I’m not much of a film buff – books are (evidently) much more my thing, but on the rare occasion that I do settle in for a night on the sofa with a movie, my favourite sort are the slightly sinister ones. What Lies Beneath, The Hand that Rocked the Cradle, Hush, Fatal Attraction and Single White Female are my go-tos, and so as soon as I read about The New Girl by Harriet Walker; a debut described as reading ‘like The Devil Wears Prada meets Single White Female.’ I knew I wanted to read it. My parents recently visited me in Sydney, and my mother came armed with a pile of books that I’d been sent back in the UK, and so soon after they arrived I got stuck into reading it.
A taut and tense debut, The New Girl follows Margot, a stylish, happily married fashion editor who appears to have it all – to the outside world at least. When she falls pregnant, and is subsequently tasked with finding her maternity replacement, she chooses Maggie. A less worldly writer who initially doesn’t pose a threat to Margot, all this changes when Maggie’s confidence is boosted as she begins to make the role her own, and Margot soon finds herself riddled with anxiety over her future at Haute Magazine.
Meanwhile, Winnie – Margot’s childhood best friend – is also pregnant, and, when the unthinkable happens, their once firm-friendship starts to crumble under the very foundations on which it’s built.
Fusing society’s heavy reliance on social media with a plot that is both pacy and rich with tension and a cast of unreliable and flawed characters, The New Girl is suspenseful and stylish writing at its very best.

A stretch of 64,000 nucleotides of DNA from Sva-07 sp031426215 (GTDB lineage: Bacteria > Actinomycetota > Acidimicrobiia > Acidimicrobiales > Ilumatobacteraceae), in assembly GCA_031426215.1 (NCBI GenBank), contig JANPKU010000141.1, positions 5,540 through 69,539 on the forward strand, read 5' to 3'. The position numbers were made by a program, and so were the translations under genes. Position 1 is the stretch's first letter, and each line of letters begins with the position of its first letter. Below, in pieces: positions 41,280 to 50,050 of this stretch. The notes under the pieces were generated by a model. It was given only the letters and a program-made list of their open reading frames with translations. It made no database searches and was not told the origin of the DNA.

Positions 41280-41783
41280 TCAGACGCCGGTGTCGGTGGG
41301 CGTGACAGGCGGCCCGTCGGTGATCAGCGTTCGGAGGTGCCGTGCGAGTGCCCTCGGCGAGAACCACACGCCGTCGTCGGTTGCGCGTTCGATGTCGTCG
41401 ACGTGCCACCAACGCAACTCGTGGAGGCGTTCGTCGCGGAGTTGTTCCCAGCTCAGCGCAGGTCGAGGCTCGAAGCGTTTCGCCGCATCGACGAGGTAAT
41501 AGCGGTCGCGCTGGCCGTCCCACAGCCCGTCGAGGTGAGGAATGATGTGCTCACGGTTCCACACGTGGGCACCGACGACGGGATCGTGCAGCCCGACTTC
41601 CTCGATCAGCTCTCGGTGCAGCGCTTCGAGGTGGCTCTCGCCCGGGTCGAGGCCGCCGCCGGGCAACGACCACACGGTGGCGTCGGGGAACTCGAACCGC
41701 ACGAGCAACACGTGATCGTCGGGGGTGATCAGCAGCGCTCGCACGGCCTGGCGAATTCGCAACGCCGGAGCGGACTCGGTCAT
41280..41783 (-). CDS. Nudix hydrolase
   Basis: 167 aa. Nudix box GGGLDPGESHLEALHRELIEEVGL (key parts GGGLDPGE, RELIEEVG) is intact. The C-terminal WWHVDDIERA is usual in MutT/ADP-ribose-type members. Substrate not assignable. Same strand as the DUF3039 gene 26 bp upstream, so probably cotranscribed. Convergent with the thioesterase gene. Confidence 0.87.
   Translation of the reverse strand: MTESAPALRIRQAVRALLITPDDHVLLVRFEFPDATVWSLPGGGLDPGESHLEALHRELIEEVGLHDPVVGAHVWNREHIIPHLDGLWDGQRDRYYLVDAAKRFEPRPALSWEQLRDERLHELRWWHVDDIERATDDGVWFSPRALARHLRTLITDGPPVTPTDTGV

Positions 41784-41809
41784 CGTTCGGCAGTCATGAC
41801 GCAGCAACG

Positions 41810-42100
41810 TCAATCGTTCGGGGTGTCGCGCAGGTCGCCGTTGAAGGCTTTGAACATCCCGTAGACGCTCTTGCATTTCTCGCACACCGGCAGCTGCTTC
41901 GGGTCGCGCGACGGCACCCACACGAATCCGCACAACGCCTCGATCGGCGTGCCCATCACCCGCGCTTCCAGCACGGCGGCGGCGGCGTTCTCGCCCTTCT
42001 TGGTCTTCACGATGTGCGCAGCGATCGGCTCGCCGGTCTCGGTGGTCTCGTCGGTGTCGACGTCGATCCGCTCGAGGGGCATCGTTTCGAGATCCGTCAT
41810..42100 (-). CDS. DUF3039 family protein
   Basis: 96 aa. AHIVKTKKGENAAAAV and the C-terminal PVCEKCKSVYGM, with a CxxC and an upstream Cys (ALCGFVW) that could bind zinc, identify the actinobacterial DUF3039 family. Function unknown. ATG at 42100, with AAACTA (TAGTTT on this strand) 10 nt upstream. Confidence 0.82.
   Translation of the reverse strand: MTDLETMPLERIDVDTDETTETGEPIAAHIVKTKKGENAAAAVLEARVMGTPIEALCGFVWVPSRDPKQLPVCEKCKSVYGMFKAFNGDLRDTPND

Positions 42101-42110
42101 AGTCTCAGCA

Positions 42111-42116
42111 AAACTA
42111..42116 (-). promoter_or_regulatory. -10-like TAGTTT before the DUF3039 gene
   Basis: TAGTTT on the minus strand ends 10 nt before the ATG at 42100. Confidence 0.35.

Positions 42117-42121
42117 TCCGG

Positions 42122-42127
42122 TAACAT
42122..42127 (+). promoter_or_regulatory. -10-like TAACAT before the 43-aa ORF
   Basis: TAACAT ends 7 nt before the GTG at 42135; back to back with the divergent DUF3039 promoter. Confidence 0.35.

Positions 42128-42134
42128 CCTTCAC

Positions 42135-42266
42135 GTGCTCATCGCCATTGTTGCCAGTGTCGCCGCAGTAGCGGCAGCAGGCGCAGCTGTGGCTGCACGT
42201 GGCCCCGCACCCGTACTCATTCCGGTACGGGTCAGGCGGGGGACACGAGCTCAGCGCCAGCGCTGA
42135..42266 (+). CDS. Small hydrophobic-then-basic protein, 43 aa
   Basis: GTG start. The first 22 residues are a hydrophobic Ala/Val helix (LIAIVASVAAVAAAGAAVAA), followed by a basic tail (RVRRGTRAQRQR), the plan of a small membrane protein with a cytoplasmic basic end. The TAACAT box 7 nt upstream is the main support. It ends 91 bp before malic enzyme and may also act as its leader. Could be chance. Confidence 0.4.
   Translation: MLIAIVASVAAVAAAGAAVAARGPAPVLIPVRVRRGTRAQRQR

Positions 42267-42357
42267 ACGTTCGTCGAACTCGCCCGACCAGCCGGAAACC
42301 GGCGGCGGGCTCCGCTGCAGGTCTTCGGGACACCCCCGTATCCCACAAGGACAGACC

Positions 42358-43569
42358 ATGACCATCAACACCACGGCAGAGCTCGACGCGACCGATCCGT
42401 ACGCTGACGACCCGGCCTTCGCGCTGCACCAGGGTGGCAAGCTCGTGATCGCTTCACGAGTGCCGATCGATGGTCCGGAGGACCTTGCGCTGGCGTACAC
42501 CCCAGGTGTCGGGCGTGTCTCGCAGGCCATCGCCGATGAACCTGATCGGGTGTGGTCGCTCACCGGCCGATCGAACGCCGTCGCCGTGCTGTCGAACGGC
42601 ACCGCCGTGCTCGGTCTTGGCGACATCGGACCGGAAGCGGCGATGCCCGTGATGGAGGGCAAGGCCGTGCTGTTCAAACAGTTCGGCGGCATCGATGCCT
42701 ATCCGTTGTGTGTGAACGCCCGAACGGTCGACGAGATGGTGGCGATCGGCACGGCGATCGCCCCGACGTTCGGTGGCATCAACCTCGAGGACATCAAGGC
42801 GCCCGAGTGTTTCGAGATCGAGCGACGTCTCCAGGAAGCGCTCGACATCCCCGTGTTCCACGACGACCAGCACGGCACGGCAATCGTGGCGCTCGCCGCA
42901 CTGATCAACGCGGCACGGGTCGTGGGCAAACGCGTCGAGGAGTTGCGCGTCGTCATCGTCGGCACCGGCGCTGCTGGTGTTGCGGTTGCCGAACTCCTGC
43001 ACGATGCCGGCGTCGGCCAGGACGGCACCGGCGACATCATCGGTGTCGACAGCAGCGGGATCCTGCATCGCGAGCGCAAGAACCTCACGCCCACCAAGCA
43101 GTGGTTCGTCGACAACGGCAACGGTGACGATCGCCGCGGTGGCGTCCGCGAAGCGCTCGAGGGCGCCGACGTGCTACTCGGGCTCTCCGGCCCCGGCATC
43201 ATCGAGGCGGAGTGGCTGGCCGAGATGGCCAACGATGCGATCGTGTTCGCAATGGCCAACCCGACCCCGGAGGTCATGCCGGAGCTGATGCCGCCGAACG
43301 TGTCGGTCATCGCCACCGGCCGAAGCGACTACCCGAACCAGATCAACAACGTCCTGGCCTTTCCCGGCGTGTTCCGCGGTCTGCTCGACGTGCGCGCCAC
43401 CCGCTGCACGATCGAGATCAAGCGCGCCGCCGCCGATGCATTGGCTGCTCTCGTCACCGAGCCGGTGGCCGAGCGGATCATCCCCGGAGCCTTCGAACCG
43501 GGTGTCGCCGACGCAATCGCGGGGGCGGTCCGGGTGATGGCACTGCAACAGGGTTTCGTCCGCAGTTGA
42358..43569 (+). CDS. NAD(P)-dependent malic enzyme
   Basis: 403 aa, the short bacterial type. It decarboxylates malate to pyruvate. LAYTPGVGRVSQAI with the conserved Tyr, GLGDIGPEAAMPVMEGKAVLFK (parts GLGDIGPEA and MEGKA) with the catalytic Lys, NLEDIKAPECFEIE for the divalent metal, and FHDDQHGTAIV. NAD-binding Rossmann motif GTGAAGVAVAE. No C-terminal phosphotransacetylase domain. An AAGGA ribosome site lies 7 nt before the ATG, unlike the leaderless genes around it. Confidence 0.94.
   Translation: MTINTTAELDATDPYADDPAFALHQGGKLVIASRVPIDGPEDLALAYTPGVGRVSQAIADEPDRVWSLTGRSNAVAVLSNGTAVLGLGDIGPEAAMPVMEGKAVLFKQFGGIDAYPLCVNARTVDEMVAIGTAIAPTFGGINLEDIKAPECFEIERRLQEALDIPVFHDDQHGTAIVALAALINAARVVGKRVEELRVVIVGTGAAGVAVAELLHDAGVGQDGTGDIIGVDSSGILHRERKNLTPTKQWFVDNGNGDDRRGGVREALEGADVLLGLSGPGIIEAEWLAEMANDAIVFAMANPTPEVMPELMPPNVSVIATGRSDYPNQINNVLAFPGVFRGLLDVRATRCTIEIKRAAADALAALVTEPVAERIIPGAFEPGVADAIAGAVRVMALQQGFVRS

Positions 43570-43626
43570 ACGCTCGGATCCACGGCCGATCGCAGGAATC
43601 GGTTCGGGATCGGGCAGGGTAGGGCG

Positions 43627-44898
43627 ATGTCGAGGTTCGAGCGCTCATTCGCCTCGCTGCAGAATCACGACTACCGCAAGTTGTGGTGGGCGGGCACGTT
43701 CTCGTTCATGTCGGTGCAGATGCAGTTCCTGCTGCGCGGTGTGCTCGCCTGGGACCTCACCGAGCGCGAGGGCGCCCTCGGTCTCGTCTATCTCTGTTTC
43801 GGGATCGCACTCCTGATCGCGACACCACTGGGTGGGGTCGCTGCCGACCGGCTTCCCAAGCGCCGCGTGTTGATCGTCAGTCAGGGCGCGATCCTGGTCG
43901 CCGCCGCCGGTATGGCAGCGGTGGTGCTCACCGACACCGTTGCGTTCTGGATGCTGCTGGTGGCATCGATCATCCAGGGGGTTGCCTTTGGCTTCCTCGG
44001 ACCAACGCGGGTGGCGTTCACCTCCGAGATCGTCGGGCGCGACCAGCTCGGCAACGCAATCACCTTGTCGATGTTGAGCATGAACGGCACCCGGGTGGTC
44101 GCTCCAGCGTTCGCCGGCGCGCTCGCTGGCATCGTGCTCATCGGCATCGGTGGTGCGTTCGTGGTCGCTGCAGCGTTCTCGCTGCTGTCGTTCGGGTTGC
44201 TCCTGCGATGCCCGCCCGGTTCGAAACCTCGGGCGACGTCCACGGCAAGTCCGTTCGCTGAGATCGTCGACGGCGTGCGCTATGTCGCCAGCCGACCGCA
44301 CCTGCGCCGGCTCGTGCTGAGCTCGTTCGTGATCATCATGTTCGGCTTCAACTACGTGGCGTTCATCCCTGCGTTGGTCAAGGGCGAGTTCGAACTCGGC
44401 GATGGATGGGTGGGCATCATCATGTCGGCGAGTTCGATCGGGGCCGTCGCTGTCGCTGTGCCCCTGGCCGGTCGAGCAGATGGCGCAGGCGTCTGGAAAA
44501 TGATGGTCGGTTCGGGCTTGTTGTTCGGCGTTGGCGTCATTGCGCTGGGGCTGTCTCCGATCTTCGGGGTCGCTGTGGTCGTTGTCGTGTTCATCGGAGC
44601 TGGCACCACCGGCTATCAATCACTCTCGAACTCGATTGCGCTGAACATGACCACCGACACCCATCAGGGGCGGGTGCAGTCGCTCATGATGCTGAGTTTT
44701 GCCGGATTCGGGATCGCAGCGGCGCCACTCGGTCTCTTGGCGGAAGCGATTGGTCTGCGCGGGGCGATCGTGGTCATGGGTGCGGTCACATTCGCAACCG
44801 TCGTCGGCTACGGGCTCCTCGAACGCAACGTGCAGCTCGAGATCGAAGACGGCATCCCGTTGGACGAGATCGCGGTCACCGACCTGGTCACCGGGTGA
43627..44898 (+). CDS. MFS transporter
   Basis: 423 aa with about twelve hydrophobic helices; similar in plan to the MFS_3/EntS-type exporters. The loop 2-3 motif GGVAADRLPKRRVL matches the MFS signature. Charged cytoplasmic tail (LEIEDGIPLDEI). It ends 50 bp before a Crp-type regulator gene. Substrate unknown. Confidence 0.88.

About The New Girl
How far would someone go to replace you? A new mother on maternity leave grows increasingly paranoid about her ambitious young temp in this Hitchcockian debut from the fashion editor at The Times (UK) .
Margot is the object of every woman’s envy: as an editor at Haute, she has a glamorous job, a beautiful new baby girl, a seemingly perfect life. But when Margot’s lifelong friend, Winnie, loses her own newborn boy, their shared dream of pushing strollers together turns to ash. And then there is the matter of Margot’s maternity temp: bright, plucky, ambitious Maggie–the young woman Margot chose, but who now seems to be trying to eclipse her in every possible way.
When a cyber-stalker emerges, mocking Margot’s façade of perfection and threatening to expose a dark secret she’s spent years repressing, Margot feels attacked from all sides. Soon, the innocent preoccupations of motherhood spiral quickly–and perhaps lethally–into a frightening and irretrievable paranoia.
The New Girl is whiplash-paced, and a harrowing look into the profound sense of insecurity that prowls deep in the psyches of women everywhere.
About Harriet Walker
Harriet Walker is the fashion editor of The Times. She covers social and sartorial trends and has been a broadsheet journalist for more than a decade. Her books Less is More: the History of Minimalism in Fashion and Cult Shoes are published by Merrell and her novel The New Girl is out in May 2020.
I loved this piece by Harriet Walker on embracing Tudor fashion, and this was a fun read on returning to work after having a baby. Finally, if you like your fiction with a splash of sinister, here are some of fiction’s best single white females.
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